Many Parents Offer Their Retirement Savings To Pay For Children’s Education

By Tim Grant
Pittsburgh Post-Gazette.


Pittsburgh financial adviser Robert Hapanowicz said his firm has had several clients who put a higher value on their child’s education than on their own retirement savings.

“I recall a conversation with a friend/client who had recently been asked by an acquaintance how he justified sending his daughter to a private school when other less expensive options exist,” said Hapanowicz, president of Hapanowicz & Associates.

“His answer was: ‘I’ll just work a little longer if I need to. Investing in my children will be one of the best investments I can make.'”

Parents and grandparents will do the darndest things to make their children and grandchildren happy, even if it means putting their own retirement security in jeopardy to help pay for college.

Nearly one-third of Americans would be willing to defer their retirements to help their children and grandchildren pay for their education, according to research conducted by Limra Secure Retirement Institute, based in Windsor, Conn. The findings are based on a survey of nearly 1,000 Americans in July.

“What we also found in the survey that surprised me even more is that over 40 percent of Americans feel it is the family’s responsibility to help pay for college,” said Michael Ericson, an analyst and author of the report.

“That is what initially surprised me. But it made sense when we found over one-third of parents and grandparents were willing to delay retirements or work in retirement to help with college expenses,” Ericson said.

“One of the things that is worrisome about those findings is that our research finds about half of Americans are not able to work as long as they planned.”

As the cost of college has skyrocketed, Ericson said Americans are putting less money aside for retirement, delaying retirement start dates and even carrying debt into retirement, often due to lending financial assistance to younger family members in college.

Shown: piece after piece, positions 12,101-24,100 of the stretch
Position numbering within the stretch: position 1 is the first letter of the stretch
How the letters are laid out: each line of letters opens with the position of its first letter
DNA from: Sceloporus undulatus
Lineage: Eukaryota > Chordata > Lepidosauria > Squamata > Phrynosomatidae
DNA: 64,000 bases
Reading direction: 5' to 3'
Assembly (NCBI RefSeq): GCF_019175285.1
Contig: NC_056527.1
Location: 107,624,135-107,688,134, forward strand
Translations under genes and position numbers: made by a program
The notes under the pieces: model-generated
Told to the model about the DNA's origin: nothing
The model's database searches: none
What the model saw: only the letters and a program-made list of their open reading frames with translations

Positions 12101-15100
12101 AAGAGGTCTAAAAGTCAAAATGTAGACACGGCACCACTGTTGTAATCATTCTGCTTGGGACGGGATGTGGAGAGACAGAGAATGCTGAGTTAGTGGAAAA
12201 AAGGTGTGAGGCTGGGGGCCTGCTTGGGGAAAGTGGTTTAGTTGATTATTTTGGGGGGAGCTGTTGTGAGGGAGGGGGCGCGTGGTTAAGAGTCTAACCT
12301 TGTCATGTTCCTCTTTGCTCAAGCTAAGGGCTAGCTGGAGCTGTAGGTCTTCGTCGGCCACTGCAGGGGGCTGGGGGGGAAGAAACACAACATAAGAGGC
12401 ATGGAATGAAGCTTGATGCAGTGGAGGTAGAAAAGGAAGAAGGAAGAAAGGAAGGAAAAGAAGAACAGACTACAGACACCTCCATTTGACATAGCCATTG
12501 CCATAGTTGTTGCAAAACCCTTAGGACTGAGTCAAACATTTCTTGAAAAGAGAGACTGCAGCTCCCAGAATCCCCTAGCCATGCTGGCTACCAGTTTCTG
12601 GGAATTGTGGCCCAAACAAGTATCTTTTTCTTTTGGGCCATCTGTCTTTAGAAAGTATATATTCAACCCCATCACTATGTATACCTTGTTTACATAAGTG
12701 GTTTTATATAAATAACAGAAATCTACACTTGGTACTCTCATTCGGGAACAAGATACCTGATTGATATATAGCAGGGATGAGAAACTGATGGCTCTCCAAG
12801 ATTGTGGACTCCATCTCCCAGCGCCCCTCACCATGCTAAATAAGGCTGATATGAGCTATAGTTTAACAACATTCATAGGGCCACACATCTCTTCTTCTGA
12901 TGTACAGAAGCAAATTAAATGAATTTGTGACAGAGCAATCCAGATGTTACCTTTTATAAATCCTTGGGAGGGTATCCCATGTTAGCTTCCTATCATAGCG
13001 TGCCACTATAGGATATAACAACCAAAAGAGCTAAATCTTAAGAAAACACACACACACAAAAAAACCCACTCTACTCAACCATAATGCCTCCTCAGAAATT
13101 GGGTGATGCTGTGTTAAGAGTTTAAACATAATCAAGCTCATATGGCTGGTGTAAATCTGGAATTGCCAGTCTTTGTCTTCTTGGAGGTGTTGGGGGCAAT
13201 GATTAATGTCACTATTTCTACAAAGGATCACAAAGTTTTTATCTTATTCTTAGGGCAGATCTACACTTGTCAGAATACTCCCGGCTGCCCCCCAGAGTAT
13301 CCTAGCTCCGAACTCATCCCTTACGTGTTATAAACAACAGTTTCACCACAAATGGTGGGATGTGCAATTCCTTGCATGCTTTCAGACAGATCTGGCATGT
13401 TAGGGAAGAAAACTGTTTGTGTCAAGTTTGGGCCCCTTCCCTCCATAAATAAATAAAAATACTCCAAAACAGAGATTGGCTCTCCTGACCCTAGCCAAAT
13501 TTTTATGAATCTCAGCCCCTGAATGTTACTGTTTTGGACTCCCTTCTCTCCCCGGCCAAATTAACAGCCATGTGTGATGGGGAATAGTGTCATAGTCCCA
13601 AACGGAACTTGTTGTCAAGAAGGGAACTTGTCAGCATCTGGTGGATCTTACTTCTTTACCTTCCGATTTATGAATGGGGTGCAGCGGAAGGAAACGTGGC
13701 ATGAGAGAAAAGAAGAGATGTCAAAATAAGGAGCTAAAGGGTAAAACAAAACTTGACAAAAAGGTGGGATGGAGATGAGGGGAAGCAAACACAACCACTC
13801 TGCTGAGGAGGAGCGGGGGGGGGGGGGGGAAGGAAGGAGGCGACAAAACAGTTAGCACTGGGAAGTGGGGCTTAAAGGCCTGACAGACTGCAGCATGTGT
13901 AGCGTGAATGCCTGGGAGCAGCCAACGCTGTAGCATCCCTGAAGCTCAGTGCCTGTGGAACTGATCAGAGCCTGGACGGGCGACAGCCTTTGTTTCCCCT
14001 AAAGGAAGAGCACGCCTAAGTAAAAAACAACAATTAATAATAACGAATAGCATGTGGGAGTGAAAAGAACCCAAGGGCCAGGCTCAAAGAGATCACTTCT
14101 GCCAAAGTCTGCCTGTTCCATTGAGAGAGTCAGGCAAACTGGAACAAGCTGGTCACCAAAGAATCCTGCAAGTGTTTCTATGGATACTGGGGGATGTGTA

Hapanowicz noted, “When you invest in a child’s education, what you hope for, of course, is a high return in terms of career opportunities and life fulfillment as the child progresses into adulthood. For many, if not most parents, it is hard to put a number on such a result. It is priceless.”

He noted the Roth IRA can be a more flexible solution than a 529 savings plan, although the second is specifically set up to help people save for college. Roth contributions, though not tax deductible, can be distributed tax-free and used to pay for college expenses, including expenses not qualified via the 529 plan.

Age appears to be a determining factor in what sacrifices parents and grandparents are willing to make for college-age family members.
The percentage of Americans who say they would be willing to reduce the amount they are saving for retirement to help pay for their children’s or grandchildren’s educations decreases as people get older.

“There is a generational difference in the people who agreed that family members have a responsibility to help students pay for college,” Ericson said. “The younger generations, Generation Y and Generation X, are more likely to agree with that statement as opposed to baby boomers and the silent generation.

“The younger generations are more likely to have experienced college and the debt that often goes with it,” he said. “They are more likely to want their children to have the same opportunity they had. The older generations are more likely to be retired and on a fixed income, which makes it harder to pay the rising cost of college.”

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